Let me introduce you to the "Granddaddy Greybeard", also known as Fringetree or Chionanthus Virginicus.
It's native to the South and Eastern Woodlands and is one of the showiest trees in bloom, right before the leaves come on (which happened to be about 5 days ago).
In late Spring, the white blossoms have a puff like appearance and are so abundant that it's hard to see the branches. (It's truly a sight to behold and I'm sorry I didn't get it photographed during the "puff, pre-leaf" stage.) They later cascade downward like the white beard of an old man, which is how they came to be known as the Granddaddy Greybeard.
But still a magical tree in the post peak time frame and I'm thrilled to have happened upon it by chance. The owners had a lovely garden and were delightful to visit with.
The Grandaddy Greybeard is beautiful, hardy, fragrant and showy through the summer months. It's a shame it's such a rarity.
I exercised my creative license and broke multiple photo rules for this shoot to achieve a more dreamlike effect. And although I know they will not appeal to everyone, I'm pleased with the way they turned out, especially with as little time as I had.
We often find ourselves at the mercy of Mother Nature. (I'm sure many of you northern folks can relate with your recent snowfall.) My hope was to find some golden light like the Sunshine Post from our Spring Series last year. But we've had consecutive dark days here and time was a'ticking so I grabbed my camera and went in search of a dreamy subject. I happened on this charming tree and asked permission to photograph it. (I knew it was necessary after my last photo shoot on private property, so props to me.)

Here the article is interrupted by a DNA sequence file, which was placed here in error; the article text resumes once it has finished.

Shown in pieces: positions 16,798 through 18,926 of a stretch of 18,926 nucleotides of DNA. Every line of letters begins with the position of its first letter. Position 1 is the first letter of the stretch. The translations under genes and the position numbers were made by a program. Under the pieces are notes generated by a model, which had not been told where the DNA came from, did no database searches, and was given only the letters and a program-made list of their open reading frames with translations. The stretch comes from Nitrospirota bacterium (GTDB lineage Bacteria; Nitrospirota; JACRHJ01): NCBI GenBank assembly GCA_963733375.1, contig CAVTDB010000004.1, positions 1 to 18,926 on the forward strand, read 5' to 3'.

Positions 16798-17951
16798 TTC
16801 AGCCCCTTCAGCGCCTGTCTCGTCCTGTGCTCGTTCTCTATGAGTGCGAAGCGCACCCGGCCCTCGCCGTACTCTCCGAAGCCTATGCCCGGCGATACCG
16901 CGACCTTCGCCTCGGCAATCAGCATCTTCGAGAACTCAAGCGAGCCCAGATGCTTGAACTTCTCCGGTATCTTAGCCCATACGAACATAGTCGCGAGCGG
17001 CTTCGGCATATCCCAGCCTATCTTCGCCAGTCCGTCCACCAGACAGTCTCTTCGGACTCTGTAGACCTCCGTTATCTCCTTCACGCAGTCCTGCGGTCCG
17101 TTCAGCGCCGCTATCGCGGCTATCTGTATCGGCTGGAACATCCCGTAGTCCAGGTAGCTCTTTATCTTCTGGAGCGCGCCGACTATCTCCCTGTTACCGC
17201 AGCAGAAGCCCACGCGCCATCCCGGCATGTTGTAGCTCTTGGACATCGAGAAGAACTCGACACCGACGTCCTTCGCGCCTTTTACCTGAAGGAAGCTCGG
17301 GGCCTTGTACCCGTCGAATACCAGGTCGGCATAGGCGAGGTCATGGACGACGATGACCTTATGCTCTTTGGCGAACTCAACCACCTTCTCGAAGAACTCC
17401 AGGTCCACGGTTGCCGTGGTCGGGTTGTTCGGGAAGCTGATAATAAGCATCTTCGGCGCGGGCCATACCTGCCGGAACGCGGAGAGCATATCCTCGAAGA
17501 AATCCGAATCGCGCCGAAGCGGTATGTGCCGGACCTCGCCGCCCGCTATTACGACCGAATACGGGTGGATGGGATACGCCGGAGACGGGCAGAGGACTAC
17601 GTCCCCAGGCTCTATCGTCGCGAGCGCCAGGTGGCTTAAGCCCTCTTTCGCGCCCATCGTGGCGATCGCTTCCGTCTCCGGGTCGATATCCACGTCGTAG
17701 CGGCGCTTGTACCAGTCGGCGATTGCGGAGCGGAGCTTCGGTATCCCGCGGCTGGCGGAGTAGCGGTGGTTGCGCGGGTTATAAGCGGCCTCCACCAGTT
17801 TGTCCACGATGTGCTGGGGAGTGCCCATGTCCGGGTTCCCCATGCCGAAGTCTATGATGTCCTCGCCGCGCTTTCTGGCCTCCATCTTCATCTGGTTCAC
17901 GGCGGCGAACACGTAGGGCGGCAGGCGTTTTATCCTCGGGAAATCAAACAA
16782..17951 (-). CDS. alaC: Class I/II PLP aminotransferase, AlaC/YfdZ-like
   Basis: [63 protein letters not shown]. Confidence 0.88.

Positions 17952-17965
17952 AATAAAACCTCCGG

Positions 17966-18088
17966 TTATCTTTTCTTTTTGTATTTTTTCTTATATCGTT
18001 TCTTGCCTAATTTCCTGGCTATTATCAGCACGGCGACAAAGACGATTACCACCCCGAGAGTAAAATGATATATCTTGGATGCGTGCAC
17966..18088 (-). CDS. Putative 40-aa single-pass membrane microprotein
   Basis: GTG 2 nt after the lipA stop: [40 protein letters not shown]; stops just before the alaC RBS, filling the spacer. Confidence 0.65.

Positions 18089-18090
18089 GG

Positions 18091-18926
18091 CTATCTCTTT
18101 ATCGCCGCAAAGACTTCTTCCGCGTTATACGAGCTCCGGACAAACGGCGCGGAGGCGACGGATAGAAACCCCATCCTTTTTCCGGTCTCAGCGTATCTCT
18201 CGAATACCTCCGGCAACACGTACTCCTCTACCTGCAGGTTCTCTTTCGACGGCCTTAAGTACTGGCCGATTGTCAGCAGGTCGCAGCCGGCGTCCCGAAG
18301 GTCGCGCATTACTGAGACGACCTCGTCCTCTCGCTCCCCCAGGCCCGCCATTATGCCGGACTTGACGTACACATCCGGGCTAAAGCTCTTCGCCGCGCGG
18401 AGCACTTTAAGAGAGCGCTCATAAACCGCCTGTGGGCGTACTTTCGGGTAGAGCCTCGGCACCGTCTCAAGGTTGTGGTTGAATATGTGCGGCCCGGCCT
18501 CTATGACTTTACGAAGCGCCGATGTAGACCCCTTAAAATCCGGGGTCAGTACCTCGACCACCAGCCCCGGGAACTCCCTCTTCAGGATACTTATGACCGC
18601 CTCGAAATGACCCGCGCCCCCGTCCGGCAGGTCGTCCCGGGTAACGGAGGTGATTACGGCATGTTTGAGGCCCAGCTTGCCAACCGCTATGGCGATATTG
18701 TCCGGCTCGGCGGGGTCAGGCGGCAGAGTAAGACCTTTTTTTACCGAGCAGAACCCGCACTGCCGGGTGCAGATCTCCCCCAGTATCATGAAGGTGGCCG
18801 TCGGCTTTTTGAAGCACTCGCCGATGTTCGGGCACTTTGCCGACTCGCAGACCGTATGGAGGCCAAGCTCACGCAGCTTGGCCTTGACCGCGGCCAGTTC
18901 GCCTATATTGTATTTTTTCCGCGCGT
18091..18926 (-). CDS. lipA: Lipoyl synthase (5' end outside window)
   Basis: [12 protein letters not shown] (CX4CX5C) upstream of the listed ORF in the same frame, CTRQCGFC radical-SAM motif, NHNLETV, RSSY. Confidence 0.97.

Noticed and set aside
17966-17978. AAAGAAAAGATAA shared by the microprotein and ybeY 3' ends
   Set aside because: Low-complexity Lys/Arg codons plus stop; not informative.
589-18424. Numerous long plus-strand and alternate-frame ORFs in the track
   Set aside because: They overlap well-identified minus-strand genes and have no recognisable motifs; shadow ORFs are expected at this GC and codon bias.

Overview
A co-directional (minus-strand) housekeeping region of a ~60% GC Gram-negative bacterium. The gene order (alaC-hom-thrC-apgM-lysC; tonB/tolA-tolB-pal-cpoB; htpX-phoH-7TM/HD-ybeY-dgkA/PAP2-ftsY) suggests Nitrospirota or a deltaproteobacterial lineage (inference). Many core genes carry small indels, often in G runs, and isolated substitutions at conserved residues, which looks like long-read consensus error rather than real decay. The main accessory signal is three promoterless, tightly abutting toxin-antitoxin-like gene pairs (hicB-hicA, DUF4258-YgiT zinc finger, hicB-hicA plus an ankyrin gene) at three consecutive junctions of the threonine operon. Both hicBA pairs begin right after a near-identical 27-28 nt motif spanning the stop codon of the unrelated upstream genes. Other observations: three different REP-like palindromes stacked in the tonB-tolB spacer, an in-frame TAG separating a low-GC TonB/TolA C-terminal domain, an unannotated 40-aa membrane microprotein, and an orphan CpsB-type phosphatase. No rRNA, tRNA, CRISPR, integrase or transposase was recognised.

It was a hazy, overcast day, so I purposely overexposed to create a brighter backdrop. I slowed the shutter, opened up the aperture as wide as it would go, increased my ISO and even tweaked my exposure compensation in camera. I also altered my white balance to be more cool (which goes against normal shady guidelines), I manually "unfocused" the tree shots and I used my Tamron 60mm Macro on several- handheld and in windy conditions (which in case you didn't know, is an enemy to the macro). I think it created a softer look and only added to the ethereal feel I was going for.
I took 150 shots and ended up with about 15 that I liked. I did minimal post editing. I started with a clean edit by brightening and bumping the contrast. You can read more about this in Rebecca's Tutorial. I finished my editing by adding a warming filter and light texture to a few.
Sometimes rules must be broken in the name of individualism and artistic vision.
I hope you enjoy this gem of a tree as much as I do.
I’m teaming up with Rebecca of Bumbles & Light and Kristi of Live and Love out Loud for another inspiring adventure as we photograph our way through spring with the Nurture Photography Challenge - a seasonal photo challenge series chock full of tips and tutorials, inspiring weekly prompts, personal feedback and encouragement.
Just a few details:All are welcome regardless of skill level, camera equipment or geographic location.
Share your favorite images inspired by our weekly prompts each Friday and grab our lovely button while you’re at it!
The linky will remain open from 9am Friday – 9am Thursday CST. Don’t forget to visit and comment on the previous entry in the linky list.
We’re sharing the photography love and showcasing our talented photographers by pinning some of your lovely photos to our Nurture Photography Inspiration Board.
The Nurture Photography Challenge has taken to Facebook! Stop by, “like” our new Facebook fan page, ask questions and share your work on our wall as well.
We love Instagram just as much as you do! We’ll be on the lookout for your beautiful winter photos, so be sure to use the #nurturephoto hashtag. We’ll share a few favorites on Instagram each week, sending a little bit of love your way.
Today Rebecca is sharing some wonderful tips on storytelling through photos. Make sure to stop over. You're sure to be inspired!